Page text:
After reading the books and explaining the meaning of temperature to my son, he began to investigate his first experiment of the day. The experiment was to examine the temperature of the water in three stages: hot, cold and warm. The materials for this investigation are only three bowls. Fill the first bowl with warm water, the second one with hot water and the third one with cold water.
Furthermore, I asked my son to put his hands in each bowl, and my questions were the following:
- How does the water feel?
- Can you tell the temperature of the water? Why?
I also requested him to put one hand in the cold water and the other in the hot water, and leave it for 3 minutes. Afterwards, I asked:
- Does the water in the third bowl feel the same to both hands? If not, which hand feels warm? Why?
- Which hand feels cool? Why?
He wanted to try to measure the water using a normal thermometer but there was no result.
Other questions to request to your child about hot and cold:
- Why is feeling something with your hands not the best way to measure its temperature?
- What does the temperature of something tell you?
- What is the best way to measure temperature?
After my son answered the queries aforesaid, I clarified to him that the best way to measure temperature is to use an appropriate instrument within the categories below. For example if you want to measure the wind speed, you need an anemometer. I introduced him a few types of measurement instruments and its meaning. We glued the cards on our weather wall. This set of cards is available for free on TPT:
Moreover, we created an anemometer, which was super cool :)!!!
2 strips of cardboard, 1 inch x 12 inches; glue or stapler; 4 baking cups; sharpened pencil with an eraser; stickers; lump of clay or play-doh to flatten the base; push pin.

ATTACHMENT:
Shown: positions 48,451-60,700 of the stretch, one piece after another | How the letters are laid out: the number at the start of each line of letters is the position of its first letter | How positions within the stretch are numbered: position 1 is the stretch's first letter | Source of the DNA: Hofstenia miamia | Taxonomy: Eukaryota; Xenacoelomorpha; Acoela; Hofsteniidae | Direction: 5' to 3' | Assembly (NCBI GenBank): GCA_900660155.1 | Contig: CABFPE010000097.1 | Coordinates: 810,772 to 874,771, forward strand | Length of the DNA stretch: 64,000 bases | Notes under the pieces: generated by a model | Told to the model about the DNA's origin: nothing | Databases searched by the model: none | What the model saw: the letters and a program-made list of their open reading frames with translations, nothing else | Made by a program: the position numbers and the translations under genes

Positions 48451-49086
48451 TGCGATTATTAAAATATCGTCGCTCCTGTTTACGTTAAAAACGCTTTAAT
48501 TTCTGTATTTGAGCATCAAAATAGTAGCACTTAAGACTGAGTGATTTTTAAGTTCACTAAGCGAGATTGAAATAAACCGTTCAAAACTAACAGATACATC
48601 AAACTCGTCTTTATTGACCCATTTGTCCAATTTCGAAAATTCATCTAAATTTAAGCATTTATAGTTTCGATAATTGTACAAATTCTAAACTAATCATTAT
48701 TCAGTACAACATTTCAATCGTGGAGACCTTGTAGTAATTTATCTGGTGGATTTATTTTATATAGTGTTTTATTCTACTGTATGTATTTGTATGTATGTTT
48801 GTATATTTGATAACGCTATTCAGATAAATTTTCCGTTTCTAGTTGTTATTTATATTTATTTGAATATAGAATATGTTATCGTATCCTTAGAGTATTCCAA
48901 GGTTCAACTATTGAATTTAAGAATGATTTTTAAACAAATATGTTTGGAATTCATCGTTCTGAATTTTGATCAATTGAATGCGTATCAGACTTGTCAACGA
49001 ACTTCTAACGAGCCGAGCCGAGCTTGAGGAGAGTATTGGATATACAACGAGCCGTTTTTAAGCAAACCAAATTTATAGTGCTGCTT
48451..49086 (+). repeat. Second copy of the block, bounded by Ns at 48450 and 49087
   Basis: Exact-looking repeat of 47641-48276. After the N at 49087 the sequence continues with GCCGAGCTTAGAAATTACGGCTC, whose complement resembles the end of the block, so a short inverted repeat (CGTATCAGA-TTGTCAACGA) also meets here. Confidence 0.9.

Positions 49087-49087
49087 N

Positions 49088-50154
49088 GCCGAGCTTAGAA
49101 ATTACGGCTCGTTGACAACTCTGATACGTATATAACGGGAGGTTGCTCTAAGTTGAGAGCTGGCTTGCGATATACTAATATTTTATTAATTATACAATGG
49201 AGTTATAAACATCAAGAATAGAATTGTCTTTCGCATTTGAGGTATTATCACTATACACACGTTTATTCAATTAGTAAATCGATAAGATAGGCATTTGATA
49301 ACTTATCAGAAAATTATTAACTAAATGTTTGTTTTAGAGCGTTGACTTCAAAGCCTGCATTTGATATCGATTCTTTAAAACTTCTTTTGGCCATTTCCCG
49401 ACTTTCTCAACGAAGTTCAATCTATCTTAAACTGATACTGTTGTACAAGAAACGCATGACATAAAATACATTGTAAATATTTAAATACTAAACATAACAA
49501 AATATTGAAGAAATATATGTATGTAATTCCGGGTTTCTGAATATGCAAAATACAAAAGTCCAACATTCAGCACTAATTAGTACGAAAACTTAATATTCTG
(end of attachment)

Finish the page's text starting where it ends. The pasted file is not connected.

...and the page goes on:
1st step: Cross the cardboard strips in the shape of an X, and glue or staple it at the center.
2nd step: Decorate one baking cup with sticker or markers to stand out from the other cups.
3rd step: Glue or staple the cups to the cardboard frame. Make sure the open ends all face the same direction.
4th step: Push the sharp end of the pencil into the play-doh or clay.
5th step: Push the pin through the center of the cardboard frame and into the pencil's eraser.
6th step: Take your anemometer outside on a windy day and secure it on a flat surface. Record the number of revolutions it makes per minute by counting the decorated cup each time it passes you.
The wind was quite strong in Chicago today which made our cups rotate quite fast. Making this anemometer was a lot fun, but seeing it in action was fantastic!!!! My son was giggling and saying: it works mom!!!!!!! Awesome :)))!!!
I also downloaded a weather unit for free on TPT which includes a variety of activities, experiments and worksheets. Today, we only focused on temperature and hot/cold activities. This package is worth downloading :
We are going to monitor the weather temperature for 10 days. I am teaching my son Celsius and Fahrenheit at the same time because I think it is important for him to know both, and because Fahrenheit is used just in a few countries, and Celsius is more worldwide. In Brazil we learned Celsius, hence this teaching will be useful for me too :))).
It was definitely a very productive and fun day. Hope you were inspired by my post today. Thanks :)!